Poland, Long an Economic Success Story, Losing Momentum
Lee, Don, Pittsburgh Post-Gazette (Pittsburgh, PA)
WARSAW, Poland -
Michal Ruminski was 6 when his father took him through a local supermarket here. The store shelves were empty, except for some bottles of vinegar, but that was precisely the point. His father wanted the young boy never to forget the deprivations of living in a backward communist state.
Today, streets once patrolled by soldiers and armored vehicles now team with trendy cafes and tiny boutiques, not to mention grocery stores nearly bursting.
Mr. Ruminski, 39, a managing partner of a venture capital firm, can provide his wife and his own 6-year old son all the comforts of life. Their family vacations have included Africa, Turkey and the Caribbean islands.
More than three decades have passed since a strike at a Gdansk shipyard touched off a regional revolution, leading to 18 months of martial law in Poland and setting the stage for the eventual collapse of communism.
With the fall of the Berlin Wall in 1989, Poland and its neighboring Soviet states underwent a historic shift, embracing democracy and a market-based economy. Since then, Central Europe has been transformed by those political and economic reforms. And no former Soviet bloc nation has shined as brightly as Poland.
Poland's economy typically grew 4 percent to 5 percent a year. Even in the midst of the worldwide recession in 2009, the nation pushed ahead with growth of nearly 2 percent.
Now, however, Poland's economy, like that of its neighbors, has slowed. It faces many of the same problems bedeviling Western Europe and the United States - chronically high unemployment, aging populations and a sense of losing its way on the road to greater prosperity.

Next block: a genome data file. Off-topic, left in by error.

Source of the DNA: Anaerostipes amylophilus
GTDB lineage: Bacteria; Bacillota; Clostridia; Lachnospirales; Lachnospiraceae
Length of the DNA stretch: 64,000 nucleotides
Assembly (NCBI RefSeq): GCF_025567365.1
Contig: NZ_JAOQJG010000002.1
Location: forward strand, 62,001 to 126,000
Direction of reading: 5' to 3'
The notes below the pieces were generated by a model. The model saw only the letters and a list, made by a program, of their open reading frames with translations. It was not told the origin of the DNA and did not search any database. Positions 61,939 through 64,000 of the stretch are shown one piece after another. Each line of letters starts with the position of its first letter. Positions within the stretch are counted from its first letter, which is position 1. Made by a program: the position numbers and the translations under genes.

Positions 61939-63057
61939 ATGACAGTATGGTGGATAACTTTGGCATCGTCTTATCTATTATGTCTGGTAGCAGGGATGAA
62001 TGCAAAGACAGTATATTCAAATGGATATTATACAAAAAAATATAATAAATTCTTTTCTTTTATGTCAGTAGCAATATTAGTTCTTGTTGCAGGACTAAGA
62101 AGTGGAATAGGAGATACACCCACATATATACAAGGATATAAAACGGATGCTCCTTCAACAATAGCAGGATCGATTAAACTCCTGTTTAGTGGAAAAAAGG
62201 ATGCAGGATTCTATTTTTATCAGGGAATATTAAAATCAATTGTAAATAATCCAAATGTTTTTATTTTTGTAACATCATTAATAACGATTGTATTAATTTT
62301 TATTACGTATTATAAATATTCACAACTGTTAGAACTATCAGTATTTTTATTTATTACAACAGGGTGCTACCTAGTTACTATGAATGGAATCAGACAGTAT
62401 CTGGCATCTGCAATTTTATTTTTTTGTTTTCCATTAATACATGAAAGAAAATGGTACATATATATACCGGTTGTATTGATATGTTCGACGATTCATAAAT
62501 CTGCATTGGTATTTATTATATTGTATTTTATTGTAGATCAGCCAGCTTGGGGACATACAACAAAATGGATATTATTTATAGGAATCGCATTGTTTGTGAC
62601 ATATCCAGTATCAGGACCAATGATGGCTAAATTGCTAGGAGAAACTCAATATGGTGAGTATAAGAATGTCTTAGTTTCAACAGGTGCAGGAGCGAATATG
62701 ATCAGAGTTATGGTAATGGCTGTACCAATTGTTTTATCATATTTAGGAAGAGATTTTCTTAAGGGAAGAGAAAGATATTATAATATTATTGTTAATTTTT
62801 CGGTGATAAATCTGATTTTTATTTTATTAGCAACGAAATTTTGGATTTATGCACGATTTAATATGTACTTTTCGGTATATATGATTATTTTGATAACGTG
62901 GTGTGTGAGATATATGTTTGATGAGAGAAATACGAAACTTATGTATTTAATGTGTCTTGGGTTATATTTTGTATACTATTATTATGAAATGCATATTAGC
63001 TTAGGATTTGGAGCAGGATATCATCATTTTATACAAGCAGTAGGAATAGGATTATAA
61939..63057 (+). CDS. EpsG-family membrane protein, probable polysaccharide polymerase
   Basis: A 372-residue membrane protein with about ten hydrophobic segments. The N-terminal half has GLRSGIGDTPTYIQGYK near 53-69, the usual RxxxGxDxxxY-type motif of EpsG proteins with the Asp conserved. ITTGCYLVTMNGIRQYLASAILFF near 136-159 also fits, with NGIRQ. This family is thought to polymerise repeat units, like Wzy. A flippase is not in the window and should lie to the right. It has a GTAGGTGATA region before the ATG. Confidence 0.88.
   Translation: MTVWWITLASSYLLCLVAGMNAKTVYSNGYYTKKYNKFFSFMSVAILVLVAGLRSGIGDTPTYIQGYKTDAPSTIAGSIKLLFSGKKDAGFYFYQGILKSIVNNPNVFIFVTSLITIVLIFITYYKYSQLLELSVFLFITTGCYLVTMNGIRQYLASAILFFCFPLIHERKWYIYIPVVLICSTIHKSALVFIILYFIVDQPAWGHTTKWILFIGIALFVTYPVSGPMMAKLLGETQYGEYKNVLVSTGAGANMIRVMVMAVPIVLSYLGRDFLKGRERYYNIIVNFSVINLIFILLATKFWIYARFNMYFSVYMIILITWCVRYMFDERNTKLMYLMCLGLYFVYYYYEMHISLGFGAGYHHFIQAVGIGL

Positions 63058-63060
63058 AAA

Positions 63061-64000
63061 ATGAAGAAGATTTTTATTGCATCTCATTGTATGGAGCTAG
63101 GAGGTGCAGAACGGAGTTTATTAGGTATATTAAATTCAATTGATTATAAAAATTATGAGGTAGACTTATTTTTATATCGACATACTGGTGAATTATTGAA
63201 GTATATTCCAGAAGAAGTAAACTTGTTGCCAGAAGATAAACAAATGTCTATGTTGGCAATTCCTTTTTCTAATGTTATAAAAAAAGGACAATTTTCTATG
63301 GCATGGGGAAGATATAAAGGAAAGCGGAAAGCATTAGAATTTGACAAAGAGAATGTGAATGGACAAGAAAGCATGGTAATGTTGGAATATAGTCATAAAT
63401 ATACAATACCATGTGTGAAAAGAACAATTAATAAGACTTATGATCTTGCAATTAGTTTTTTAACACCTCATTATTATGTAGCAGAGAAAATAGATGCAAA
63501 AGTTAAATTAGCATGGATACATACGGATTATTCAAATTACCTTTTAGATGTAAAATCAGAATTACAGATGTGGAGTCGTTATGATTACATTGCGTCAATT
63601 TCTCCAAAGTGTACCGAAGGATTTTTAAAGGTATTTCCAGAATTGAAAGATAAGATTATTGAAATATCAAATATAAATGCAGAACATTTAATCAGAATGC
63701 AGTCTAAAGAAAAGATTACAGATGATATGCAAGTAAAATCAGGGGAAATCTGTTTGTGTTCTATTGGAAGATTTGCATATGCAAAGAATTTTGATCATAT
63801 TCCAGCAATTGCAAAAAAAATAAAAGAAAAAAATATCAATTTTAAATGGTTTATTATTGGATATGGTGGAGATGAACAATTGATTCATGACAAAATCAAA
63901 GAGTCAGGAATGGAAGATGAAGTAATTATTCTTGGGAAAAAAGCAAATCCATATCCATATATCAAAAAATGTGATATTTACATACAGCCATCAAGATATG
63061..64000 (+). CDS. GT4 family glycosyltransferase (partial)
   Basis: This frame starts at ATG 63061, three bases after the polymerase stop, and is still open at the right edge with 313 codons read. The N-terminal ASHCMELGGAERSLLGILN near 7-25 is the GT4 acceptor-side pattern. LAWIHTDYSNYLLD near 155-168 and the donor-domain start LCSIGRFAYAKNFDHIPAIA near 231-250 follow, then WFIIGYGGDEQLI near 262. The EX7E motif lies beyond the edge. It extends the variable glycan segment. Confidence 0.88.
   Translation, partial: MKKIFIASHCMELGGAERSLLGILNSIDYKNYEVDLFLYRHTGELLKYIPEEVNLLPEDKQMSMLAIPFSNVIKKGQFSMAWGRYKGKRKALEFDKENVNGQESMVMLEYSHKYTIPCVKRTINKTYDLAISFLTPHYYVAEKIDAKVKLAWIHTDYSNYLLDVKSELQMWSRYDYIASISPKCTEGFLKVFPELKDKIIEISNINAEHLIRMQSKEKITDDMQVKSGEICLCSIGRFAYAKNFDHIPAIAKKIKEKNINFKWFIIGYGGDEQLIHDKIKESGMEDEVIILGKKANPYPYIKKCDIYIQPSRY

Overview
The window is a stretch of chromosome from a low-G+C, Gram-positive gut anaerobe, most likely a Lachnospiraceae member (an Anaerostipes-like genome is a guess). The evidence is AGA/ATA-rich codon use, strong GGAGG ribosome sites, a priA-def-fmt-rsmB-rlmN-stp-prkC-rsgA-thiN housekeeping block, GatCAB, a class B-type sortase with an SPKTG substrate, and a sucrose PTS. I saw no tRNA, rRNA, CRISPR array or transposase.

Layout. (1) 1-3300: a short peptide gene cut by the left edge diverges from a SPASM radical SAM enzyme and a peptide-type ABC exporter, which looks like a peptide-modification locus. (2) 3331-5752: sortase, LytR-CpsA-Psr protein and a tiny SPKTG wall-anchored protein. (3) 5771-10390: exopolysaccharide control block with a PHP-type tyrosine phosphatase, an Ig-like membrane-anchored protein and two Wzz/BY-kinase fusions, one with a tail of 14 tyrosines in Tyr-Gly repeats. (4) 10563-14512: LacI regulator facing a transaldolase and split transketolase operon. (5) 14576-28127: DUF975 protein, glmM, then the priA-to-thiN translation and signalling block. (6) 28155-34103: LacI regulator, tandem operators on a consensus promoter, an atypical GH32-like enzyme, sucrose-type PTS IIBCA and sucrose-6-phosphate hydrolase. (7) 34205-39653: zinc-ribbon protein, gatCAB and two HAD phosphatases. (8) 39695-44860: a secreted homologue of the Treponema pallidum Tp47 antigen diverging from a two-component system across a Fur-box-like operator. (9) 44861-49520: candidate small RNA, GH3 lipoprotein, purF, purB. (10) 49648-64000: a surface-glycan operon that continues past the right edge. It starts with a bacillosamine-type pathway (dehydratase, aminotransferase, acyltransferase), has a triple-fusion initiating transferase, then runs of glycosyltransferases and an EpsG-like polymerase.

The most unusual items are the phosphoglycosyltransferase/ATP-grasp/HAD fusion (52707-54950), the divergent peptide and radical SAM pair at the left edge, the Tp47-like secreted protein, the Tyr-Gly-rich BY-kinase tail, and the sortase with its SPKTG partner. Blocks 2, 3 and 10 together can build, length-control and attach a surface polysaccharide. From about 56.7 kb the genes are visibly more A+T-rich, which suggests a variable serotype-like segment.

The Polish government is considering an overhaul of the nation's educational system, moving away from a U.S.-style focus on general studies to more of a German model emphasizing apprenticeships and vocational programs.
And Poland is making efforts, with European Union support, to modernize a transportation network that hasn't been upgraded since its days as a Soviet state.
Ryszard Petru, an energetic, widely known economist here, ruefully talks about his frequent trips to Wroclaw, a major industrial and cultural hub about 225 miles from Warsaw. "It takes five hours or longer by train and car; should be three hours," he said, speaking in fluent English. Though it's expensive, Mr. Petru said, he now has to resort to flying.
Whether Poland can keep up its success matters to the U.S., and not just because Americans like the imported Polish hams.
Long a key NATO member, Poland has been one of only a few allies that over the years has met or come close to the target of military spending of 2 percent of its overall economy. Given its location bordering politically volatile neighbors in Eastern Europe, Poland's stable democratic government plays an influential role in less-developed countries such as Ukraine and Belarus.
Poland's importance has increased as it has grown to become, by some measures, the sixth-largest economy in Europe, ahead of Belgium and Austria.
In a visit to Warsaw last week, Secretary of State John Kerry compared Poland's rapid rise to the economic rebirth of South Korea. He said he was looking to Poland to help the U.S. and the EU forge a trade pact, something that both sides said could sharply increase the flow of goods and investment. …